Swapnil Srivastava: Generative AI is completely transforming how end users interact with data and visualizations, largely thanks to Gen AI’s natural language capabilities. Sometimes, users may want the answer in a simple numerical or natural language response, and other times, they might want to see a new visualization.

A use case that has been successfully implemented in several organizations is “chat with your documents.” In a way, this is business intelligence, as it involves extracting insights from various documents, often containing unstructured data. So, whether it’s a repository of documents or structured data in Excel or CSV format, the ability to chat with this data is gaining traction among companies, given the heavy reliance on files and documents.

Another evolving trend is “chat with your dashboards,” which extends beyond traditional dashboard interfaces to include websites or any user interface where a chatbot can assist in navigating and extracting insights.

However, what I see as the future, with potentially high ROI and disruptive potential, is “chat with your data.” This concept envisions a scenario where the BI layer becomes obsolete, replaced by purpose-driven data lakes tailored for specific domains like marketing, finance, or supply chain. Imagine a blank canvas atop these data lakes where you can pose holistic questions. These questions would then be processed into queries, traversing the available data, and transforming the answers into natural language, along with the most suitable chart or representation.

At Evalueserve, we’re experimenting with these concepts with several clients. We’ve built our own Gen AI accelerators, where the idea is to present a blank canvas where you can ask anything, and it responds with the answer and the most optimal data visualization. However, the challenge lies in that the current technology has low accuracy when converting natural language to SQL or generating graphs and charts. But this science will evolve further.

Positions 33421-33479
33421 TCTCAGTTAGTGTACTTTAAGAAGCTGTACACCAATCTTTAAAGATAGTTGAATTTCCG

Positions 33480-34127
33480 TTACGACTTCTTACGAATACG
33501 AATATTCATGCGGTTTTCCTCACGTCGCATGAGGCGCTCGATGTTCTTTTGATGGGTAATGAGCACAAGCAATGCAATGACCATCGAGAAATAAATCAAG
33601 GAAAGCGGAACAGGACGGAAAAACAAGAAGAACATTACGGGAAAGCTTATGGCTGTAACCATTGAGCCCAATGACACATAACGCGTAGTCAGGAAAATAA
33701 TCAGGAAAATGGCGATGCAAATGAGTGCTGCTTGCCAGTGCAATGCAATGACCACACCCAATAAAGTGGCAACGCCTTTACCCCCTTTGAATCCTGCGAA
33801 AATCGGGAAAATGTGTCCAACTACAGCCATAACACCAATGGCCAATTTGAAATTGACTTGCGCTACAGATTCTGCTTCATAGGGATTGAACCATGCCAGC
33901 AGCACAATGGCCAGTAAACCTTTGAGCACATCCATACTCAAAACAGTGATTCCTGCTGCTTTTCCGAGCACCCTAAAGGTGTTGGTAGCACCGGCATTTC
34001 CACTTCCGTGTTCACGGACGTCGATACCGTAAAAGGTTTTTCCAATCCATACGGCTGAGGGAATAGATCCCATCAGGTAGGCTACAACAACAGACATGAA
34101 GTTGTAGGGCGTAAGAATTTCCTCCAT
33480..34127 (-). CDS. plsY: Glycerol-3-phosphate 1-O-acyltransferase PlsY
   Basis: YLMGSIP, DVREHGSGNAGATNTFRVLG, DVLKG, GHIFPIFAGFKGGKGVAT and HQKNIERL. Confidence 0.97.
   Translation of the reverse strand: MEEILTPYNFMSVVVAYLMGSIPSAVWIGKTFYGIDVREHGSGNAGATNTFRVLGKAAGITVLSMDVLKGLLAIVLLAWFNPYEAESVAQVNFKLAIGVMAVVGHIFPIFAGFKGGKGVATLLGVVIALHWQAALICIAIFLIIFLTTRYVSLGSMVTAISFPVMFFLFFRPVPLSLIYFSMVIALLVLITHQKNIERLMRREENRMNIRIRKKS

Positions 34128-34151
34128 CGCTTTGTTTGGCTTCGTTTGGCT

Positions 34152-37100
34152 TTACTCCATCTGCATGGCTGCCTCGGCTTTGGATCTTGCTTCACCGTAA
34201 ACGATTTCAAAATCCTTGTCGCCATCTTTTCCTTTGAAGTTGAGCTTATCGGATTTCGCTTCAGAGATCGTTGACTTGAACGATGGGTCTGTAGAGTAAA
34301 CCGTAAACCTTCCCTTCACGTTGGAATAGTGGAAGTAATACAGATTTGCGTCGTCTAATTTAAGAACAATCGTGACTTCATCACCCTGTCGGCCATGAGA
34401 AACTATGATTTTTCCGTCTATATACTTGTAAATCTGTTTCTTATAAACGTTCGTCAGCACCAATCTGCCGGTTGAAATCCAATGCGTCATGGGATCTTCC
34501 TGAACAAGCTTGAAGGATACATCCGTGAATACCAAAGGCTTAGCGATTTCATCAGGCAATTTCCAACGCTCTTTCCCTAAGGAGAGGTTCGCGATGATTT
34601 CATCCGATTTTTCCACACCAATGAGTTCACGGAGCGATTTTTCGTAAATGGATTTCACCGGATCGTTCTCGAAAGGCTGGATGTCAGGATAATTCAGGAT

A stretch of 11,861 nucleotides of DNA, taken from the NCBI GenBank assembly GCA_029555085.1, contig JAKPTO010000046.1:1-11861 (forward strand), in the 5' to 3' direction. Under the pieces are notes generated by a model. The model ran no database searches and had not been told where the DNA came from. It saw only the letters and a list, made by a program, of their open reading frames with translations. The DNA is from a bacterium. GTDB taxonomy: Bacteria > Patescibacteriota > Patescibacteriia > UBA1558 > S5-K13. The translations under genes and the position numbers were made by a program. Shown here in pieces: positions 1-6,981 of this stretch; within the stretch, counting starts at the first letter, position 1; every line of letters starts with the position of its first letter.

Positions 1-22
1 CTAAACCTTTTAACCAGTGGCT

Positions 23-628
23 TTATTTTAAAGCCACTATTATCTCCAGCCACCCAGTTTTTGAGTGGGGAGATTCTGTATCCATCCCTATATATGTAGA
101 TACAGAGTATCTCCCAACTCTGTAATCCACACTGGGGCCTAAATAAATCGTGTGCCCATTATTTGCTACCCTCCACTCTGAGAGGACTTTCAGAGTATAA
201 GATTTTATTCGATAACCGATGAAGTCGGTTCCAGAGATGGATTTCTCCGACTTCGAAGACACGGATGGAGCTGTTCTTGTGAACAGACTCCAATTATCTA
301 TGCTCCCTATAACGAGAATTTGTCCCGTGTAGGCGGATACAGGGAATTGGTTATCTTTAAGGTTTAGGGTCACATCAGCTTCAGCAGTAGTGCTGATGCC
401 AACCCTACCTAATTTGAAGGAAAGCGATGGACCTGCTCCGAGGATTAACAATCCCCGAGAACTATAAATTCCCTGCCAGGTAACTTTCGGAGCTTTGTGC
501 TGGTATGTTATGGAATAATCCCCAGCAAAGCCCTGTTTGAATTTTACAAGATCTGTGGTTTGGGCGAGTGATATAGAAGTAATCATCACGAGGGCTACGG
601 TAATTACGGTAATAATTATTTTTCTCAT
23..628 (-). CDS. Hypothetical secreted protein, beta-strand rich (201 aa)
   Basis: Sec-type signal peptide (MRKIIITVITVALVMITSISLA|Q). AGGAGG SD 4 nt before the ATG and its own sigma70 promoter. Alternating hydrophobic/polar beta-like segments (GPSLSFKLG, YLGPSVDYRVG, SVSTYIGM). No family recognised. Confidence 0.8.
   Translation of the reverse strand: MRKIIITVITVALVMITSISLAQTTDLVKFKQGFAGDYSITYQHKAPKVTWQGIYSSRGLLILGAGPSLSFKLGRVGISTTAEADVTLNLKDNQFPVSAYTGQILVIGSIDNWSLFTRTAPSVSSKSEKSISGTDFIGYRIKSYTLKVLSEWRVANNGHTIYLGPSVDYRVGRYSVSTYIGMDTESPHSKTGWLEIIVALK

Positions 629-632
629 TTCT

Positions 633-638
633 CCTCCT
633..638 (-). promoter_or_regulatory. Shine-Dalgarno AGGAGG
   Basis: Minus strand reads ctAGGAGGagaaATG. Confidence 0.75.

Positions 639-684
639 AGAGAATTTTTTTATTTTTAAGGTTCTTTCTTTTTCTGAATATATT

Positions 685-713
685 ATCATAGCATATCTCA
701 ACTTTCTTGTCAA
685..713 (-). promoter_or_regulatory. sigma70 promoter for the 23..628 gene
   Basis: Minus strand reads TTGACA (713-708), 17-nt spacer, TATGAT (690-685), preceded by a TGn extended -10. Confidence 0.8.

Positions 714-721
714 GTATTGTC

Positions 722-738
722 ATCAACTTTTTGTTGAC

AIM: How do you ensure responsible usage and accuracy in AI applications for modern BI, especially considering the potential challenges when opening up data systems for non-SQL users to interact using English language queries, which may lead to misinterpretation and inaccurate data retrieval?

Swapnil Srivastava: The current accuracy levels of AI-to-SQL technology is low. Hence, there must always be a human to validate not just the quality of the queries being produced but also the quality of the output over a period of time. In English, depending on context, words can mean different things. That’s when linguistics becomes very important. So, various disciplines, like art and science, must collaborate to improve these technologies and reduce biases and inaccuracies.

Previously, the customer analytics world relied solely on algorithms. However, there is now a broader understanding involving ethnography, psychology, and neuroscience, all contributing to the advancement of consumer behavior tracking. Similarly, in this space, linguistics and many other disciplines will come together to advance the field.

Anshika Mathews
Anshika Mathews
Anshika is an Associate Research Analyst working for the AIM Leaders Council. She holds a keen interest in technology and related policy-making and its impact on society. She can be reached at